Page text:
Fit for Active Service
Fit for Active Service (also known as The Faith Healers) is a drawing by 20th-century German artist George Grosz, created between 1916 and 1917. It is considered a seminal part of the post-World War I movement, Neue Sachlichkeit, or New Objectivity. The medium is pen, brush, and ink on paper.
Fit for Active Service depicts a bare skeleton being judged as physically fit for conscription (the military doctor declares: “KV,” which abbreviates kriegsdienst-verwendugsfähig, or “fit for active service”1). The German soldiers and military doctors around the conscript are well-rounded, some with dispositions of indifference, some grinning. The industrial smokestacks in the background windows are characteristic of Modernist and avant-garde art, symbolic of the social disillusion associated with rapid industrialization and urbanization. The military doctor dons the Iron Cross, a military medal awarded for bravery and leadership, debased by its often wide and undeserved distribution during the First World War.
The cartoon-like nature of the piece carried political and social overtones. Grosz drew what is essentially a sketch, alluding to the primitive nature of conscription. Some of the surrounding soldiers are drawn in the composite view, again suggesting the overt superficialness of war and society. The simplicity of the line drawing “contributes to the directness and immediacy of the work, which scathingly portrays the German Army.”2 The cartoon gains credibility by including a tone of malicious humor, despite the traumatic and horrible subject matter, and it also establishes the viewer as a passive observer, perhaps as one of the German soldiers.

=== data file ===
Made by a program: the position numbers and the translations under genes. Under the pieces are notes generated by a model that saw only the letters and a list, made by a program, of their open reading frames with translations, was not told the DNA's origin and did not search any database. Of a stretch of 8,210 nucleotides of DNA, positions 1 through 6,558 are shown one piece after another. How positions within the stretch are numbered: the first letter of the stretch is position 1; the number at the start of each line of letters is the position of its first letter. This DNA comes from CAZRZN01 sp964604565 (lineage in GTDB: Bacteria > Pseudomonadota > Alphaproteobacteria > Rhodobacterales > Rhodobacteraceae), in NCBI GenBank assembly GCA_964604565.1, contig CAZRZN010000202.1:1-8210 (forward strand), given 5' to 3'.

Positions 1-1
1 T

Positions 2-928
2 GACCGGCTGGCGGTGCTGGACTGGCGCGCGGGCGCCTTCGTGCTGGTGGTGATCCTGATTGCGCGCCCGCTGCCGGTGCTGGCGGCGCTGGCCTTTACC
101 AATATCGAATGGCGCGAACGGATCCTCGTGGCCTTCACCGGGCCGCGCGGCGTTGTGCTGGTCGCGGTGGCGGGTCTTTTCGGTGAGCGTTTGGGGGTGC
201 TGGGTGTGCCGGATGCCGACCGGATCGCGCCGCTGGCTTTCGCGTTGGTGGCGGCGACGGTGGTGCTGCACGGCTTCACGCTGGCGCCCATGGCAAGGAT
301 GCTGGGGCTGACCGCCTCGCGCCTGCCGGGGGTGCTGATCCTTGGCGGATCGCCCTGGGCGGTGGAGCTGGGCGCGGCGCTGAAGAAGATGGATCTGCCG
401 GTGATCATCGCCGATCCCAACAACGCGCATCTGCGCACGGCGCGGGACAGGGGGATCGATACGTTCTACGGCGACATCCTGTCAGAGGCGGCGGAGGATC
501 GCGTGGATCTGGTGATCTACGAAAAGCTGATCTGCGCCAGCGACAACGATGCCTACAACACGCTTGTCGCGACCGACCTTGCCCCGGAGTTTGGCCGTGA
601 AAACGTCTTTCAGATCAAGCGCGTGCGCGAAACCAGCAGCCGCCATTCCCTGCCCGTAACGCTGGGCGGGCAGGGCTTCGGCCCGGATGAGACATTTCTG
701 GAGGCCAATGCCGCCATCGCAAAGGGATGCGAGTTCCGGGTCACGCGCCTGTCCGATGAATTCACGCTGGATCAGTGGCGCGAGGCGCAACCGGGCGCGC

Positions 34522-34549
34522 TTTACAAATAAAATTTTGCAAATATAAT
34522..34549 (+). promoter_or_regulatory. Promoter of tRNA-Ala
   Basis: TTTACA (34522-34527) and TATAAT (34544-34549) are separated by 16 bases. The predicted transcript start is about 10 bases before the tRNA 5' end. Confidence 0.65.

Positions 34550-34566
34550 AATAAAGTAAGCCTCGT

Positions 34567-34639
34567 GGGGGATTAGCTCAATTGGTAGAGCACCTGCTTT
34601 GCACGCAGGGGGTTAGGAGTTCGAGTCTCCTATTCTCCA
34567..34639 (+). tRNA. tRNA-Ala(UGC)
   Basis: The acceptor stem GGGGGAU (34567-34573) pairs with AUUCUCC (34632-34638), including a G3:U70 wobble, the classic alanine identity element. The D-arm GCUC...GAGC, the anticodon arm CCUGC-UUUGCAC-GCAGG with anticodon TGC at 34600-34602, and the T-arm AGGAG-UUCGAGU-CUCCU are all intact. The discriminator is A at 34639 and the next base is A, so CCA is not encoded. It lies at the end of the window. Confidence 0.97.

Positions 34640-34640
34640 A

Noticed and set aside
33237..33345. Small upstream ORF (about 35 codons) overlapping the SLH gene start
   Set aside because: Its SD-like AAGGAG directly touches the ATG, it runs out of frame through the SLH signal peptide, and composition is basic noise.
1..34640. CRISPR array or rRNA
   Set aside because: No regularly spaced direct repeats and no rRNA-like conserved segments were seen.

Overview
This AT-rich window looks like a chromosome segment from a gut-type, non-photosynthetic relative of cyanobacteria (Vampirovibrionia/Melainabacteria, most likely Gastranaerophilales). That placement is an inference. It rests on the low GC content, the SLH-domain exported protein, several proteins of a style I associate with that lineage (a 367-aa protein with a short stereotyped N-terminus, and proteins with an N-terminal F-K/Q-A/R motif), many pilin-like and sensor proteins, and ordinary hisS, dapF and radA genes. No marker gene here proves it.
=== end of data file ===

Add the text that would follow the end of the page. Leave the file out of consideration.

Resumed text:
Association with Neue Sachlichkeit (New Objectivity)
George Grosz was drafted by the German military upon the initial outbreak of World War I. He was able to avoid conscription, though, after having been deemed unfit for duty.3 In 1917, however, he was sent to an insane asylum, where he was examined by doctors and judged as fit for active service.2 He was later discharged, after having attempted suicide.3
The scene depicted in Fit for Active Service connotes trauma and horror of Grosz's own war experience. He reported:
Of course, there was a kind of mass enthusiasm at the start. But this intoxication soon evaporated, leaving a huge vacuum... And then after a few years when everything bogged down, when we were defeated, when everything went to pieces, all that remained at least for me and most of my friends, were disgust and horror.2
Although he was originally associated with Dadaism2, his art is now referred to as art of the New Objectivity movement, a post-war movement in which veterans of World War I communicated the horror, destruction, and trauma of the war.
1)Ferguson, Niall. The Pity of War: Explaining World War I . Basic Books; 1 edition (March 10, 2000) . Page 19.
2)Kleiner, Fred S. Mamiya, Christin J. Gardner's Art Through the Ages. 12th Edition. Wadsworth, a division of Thomas Learning, Inc. 2005.
3)Grosz, George. George Grosz: An Autobiography. University of California Press; 1 edition (April 17, 1998).